Writing for Developers: Characters and Action

In the previous post in this series, we discussed nominalizations (verbs that have been transformed into abstract nouns), and how converting abstract nouns into concrete verbs can improve your prose. In this post, we’ll get a little deeper into why that is.

English sentence structure follows the form subject-verb-object (abbreviated SVO). In the sentence,

Amanda optimized the code.

“Amanda” is the subject, “optimized” is the verb, and “the code” is the object. Here we know that Amanda is the one doing the optimization, thanks to the sentence’s SVO structure and its context (it doesn’t make much sense for the code to be optimizing Amanda). If we pick a more ambiguous sentence,

Joanie murdered Chachi.

then the only thing we have to go on is SVO.

This brings us to characters and action. Even in highly abstract, technical prose, we tend to understand sentences in terms of characters (agents) who are performing actions. When a sentence hides the characters, or misdirects our attention onto the wrong characters, or obscures the main actions of the characters, the sentence becomes harder to read.

The good news is that all languages, including English, provide a basic structure that you can leverage to communicate these concepts. A sentence is clearer when the subject corresponds to the characters, and when the verb corresponds to the major actions of those characters.

Let’s start messing with our example sentence. To start with, Amanda doesn’t have to be the subject. We could write it this way,

The code was optimized by Amanda.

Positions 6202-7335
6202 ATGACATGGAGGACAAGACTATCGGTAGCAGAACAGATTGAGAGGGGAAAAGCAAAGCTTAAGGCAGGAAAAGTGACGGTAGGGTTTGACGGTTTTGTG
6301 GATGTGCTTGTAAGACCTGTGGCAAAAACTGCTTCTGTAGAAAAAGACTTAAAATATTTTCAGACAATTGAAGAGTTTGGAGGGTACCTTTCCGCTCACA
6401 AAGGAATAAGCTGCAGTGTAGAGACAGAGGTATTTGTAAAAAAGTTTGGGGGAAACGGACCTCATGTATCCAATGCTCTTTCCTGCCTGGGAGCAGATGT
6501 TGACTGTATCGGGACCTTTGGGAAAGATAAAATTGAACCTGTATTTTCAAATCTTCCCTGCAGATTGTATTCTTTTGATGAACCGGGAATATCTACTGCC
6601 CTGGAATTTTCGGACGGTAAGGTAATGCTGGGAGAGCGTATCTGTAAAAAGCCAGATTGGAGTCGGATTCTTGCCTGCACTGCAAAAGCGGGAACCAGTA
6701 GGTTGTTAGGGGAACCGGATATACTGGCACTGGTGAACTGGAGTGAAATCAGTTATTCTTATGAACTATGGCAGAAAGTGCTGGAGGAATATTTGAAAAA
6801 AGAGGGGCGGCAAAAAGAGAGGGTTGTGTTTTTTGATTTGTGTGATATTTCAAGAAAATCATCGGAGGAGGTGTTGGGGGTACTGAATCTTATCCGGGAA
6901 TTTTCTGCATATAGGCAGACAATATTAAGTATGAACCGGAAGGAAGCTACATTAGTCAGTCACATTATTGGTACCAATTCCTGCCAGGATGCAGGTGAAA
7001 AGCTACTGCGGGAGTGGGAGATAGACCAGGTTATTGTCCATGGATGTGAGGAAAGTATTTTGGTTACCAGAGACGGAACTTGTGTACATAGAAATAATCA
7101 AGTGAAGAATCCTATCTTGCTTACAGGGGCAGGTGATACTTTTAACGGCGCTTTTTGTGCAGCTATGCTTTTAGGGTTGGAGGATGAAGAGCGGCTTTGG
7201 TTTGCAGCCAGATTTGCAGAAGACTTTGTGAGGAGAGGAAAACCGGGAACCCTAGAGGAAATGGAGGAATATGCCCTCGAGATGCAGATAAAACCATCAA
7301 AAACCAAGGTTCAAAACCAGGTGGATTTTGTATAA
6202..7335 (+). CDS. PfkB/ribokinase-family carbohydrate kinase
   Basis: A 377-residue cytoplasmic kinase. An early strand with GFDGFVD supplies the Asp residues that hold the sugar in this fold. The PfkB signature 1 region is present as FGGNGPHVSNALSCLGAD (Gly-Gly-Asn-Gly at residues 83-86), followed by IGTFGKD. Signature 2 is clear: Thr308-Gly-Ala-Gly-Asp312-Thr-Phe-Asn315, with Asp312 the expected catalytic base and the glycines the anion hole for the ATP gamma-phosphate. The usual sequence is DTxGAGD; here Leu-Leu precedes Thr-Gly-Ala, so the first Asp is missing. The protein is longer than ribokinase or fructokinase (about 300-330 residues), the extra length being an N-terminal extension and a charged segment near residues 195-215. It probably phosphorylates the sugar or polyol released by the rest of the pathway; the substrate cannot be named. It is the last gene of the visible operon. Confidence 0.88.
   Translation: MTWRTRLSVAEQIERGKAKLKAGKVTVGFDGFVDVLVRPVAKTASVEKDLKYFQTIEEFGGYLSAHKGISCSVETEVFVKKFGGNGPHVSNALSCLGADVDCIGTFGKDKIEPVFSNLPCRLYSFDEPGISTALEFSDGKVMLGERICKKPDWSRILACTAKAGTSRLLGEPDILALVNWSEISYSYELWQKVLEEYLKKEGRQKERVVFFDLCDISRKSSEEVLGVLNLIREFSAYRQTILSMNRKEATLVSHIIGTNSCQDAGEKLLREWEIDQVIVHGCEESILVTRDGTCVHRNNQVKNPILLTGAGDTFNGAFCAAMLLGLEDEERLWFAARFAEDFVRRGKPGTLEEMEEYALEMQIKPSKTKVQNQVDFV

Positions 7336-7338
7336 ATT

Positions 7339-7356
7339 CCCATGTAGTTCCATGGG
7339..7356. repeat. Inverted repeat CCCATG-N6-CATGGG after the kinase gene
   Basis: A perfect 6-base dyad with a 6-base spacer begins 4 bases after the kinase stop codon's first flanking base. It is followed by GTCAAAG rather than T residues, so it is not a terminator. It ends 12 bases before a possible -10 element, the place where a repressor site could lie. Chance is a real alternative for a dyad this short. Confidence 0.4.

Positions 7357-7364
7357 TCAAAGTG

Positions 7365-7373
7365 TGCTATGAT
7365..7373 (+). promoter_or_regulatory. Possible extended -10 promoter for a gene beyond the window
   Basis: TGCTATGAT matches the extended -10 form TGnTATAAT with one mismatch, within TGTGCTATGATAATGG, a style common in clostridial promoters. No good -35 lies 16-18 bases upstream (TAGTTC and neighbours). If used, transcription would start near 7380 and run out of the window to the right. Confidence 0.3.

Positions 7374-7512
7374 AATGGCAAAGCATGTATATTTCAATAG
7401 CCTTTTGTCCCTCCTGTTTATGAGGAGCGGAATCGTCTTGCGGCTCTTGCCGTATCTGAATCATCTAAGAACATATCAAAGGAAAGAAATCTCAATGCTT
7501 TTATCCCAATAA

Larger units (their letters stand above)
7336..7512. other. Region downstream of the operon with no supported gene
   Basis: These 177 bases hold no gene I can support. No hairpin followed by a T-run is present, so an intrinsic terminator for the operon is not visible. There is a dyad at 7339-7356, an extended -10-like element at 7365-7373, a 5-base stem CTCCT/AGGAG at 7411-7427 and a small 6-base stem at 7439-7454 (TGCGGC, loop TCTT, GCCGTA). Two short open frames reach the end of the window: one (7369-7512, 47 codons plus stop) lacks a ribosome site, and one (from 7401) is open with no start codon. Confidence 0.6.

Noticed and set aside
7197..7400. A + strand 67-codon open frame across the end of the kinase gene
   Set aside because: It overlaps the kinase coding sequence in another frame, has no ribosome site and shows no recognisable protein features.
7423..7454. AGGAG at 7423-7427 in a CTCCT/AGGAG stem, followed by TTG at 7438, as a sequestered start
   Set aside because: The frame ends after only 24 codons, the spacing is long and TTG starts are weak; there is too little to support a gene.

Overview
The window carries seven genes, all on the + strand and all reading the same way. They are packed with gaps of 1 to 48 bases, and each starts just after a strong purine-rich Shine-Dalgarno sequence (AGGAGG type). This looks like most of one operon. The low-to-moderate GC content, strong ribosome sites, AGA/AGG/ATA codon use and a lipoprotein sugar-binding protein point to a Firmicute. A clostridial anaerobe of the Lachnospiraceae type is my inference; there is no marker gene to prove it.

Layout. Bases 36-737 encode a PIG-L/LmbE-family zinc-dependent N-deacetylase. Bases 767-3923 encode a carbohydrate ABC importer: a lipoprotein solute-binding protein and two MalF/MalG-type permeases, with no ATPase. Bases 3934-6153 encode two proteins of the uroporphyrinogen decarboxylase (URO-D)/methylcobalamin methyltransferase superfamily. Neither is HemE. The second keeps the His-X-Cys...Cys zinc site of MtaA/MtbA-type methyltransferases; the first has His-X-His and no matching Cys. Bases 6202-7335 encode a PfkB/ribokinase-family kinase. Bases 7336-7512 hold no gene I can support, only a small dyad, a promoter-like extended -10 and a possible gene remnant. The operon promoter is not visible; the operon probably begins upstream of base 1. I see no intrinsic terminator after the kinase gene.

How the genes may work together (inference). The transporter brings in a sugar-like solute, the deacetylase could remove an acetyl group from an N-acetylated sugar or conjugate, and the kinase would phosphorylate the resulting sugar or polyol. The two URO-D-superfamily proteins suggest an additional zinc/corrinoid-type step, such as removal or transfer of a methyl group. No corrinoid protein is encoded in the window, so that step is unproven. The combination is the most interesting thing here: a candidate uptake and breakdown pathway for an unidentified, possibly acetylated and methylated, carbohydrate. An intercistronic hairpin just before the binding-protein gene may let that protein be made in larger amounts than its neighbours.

Now the code is the subject and Amanda is the object. Semantically, we know that Amanda is the “actor” or “agent”, and the code is the “goal” or “the thing receiving the action.”

“Amanda optimized the code,” is an example of an active sentence, where the subject is the character, and the object is the goal of the action. “The code was optimized by Amanda,” reverses this relationship: the goal is the subject and the character is the object. This is an example of a passive sentence, where the subject expresses the goal of the action.

As is often the case, the passive sentence is slightly worse than the active sentence. It’s a bit more wordy, and we have to do a bit more work to figure out who the character is. But we can make it a lot worse by using the powerful tool we learned about in the previous article, the nominalization, to mess with the action. Let’s turn the verb “optimize” into an abstract noun:

The optimization of the code was performed by Amanda.

Now that “optimization of the code” is the subject, the reader has to unpack the sentence even more carefully: they need to mentally discard the empty verb “performed,” and realize that the action is actually something else.

Alternatively, we can make our character Amanda disappear entirely, by removing the by-clause:

The code was optimized.

Perfect for avoiding giving credit, or diffusing blame!

Before closing, I want to be clear about two things. First, there are many ways to write bad prose that have nothing to do with passives. Second, passive sentences are a tool, and they exist in the language for a reason. In a subsequent post, I’ll provide some examples of using passive sentences for good, not evil. Until next time!